For now, most of the people reading this probably have a decent desktop that can compile and run code, but that's slowly changing. Fewer people have the opportunity to write code and share it. For all of the talk about the need to teach the next generation to program, there are fewer practical vectors for open code to be distributed.
- "At over 350,000 packages, the npm registry contains more than double the next most populated package registry (which is the Apache Maven repository). In fact, it is currently the largest package registry in the world."
- In the preceding four weeks, users installed 18 billion packages.
- This translates into 6 billion downloads, "because approximately 66 percent of the installs are now being served from the cache."
- ping.npmjs.com "shows that the registry's services offer a 99.999 uptime."
- Every week roughly 160 people publish their first package in the registry
But what about the incident last year where a developer suddenly pulled all their modules and broke thousands of dependent projects? npm's Ashley Williams "admitted that the left-pad debacle happened because of naive policies at npm. Since, the npm team have devised new policies, the main one being that you are only allowed to unpublish a package within 24 hours of publishing it." And their new dissociate and deprecate policy allows developers to mark packages as "unmaintained" without erasing them from the registry.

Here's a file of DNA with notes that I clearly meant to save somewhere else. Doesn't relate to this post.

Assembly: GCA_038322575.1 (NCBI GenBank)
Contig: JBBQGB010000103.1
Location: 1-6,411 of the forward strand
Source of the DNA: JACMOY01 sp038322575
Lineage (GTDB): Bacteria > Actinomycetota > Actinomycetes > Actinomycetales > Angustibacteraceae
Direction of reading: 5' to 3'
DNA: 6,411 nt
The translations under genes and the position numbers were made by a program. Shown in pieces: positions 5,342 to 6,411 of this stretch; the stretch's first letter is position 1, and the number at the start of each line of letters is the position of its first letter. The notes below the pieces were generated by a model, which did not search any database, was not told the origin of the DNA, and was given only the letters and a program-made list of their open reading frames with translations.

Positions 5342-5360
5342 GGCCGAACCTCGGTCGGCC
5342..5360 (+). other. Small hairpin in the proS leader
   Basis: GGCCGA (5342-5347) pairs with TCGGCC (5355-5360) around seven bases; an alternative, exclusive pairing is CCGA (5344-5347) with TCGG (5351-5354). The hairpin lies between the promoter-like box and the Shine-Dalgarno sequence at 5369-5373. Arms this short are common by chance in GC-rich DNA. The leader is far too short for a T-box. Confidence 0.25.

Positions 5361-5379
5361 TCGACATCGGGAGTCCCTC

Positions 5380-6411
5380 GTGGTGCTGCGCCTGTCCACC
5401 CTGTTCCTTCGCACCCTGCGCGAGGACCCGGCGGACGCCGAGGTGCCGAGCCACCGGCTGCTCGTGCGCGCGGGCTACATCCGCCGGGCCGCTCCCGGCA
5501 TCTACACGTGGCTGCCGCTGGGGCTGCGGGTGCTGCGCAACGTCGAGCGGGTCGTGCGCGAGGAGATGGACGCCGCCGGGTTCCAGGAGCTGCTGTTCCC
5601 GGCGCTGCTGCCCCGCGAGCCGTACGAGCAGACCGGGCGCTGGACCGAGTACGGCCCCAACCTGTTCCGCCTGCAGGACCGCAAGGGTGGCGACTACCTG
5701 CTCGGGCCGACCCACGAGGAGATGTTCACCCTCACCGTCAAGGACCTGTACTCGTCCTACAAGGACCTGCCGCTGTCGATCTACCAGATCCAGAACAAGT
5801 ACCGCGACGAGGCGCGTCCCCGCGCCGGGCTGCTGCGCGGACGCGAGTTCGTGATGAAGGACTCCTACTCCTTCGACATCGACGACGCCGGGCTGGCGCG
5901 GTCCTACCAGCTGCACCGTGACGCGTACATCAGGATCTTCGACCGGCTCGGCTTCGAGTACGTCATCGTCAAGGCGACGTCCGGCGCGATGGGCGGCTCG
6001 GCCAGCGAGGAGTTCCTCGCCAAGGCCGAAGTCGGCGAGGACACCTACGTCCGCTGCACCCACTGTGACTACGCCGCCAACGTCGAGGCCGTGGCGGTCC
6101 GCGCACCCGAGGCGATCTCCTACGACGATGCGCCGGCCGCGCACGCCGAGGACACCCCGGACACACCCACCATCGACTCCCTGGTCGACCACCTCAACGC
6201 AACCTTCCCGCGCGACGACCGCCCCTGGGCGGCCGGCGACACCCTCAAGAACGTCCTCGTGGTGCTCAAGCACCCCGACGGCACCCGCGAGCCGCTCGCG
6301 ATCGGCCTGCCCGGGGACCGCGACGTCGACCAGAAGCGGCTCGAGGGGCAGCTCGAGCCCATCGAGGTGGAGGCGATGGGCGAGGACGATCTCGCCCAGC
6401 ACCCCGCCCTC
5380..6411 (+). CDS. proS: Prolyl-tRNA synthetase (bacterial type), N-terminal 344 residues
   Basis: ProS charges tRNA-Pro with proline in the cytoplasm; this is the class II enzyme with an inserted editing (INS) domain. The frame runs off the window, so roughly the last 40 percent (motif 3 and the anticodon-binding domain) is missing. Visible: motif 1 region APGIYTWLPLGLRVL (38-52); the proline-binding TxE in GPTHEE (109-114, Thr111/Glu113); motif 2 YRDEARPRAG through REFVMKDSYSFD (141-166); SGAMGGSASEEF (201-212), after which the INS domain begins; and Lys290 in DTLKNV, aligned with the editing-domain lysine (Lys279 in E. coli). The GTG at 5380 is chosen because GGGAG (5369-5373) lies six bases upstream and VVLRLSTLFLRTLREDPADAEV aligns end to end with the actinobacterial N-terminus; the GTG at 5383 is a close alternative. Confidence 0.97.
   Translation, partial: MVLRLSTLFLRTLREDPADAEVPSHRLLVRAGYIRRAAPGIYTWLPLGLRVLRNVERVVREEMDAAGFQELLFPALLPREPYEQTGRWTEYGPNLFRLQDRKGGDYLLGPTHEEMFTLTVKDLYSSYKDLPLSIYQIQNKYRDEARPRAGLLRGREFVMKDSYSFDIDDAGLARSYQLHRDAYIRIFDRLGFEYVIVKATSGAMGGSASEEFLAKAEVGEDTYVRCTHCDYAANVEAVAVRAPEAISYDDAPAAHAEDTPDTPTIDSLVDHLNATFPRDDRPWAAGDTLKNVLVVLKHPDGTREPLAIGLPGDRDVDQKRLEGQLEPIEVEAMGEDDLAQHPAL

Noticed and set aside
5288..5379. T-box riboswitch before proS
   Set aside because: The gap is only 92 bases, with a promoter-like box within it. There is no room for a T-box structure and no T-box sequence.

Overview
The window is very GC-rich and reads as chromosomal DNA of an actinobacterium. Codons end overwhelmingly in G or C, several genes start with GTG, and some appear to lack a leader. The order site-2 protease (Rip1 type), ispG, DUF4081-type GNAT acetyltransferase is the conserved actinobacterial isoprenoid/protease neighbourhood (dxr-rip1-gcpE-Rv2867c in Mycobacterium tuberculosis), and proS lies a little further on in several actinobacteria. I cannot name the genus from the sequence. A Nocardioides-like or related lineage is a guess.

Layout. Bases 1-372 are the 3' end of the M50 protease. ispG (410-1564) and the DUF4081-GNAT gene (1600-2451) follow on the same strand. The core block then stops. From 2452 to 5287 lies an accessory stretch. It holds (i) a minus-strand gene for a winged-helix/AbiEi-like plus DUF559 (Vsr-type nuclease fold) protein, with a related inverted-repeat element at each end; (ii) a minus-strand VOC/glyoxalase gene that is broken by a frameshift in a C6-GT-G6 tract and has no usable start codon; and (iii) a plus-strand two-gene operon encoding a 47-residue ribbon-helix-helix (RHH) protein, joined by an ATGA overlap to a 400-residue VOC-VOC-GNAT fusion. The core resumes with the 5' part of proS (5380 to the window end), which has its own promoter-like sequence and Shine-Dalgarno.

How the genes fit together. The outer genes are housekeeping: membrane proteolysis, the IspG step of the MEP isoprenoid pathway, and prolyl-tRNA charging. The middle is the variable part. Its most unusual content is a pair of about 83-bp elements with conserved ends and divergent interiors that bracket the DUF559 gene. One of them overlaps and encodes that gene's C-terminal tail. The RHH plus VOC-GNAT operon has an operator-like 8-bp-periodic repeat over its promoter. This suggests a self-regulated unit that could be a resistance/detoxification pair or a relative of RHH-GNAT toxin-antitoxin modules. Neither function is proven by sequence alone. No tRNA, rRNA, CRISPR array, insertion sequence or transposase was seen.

Update: Lattner is joining Tesla.
There's different positions as well as different fields, and the submission explains simply that "I'm looking for satisfying and rewarding work," adding that "pay is not that important." So leave your suggestions in the comments. What's the best job for this recent CS grad?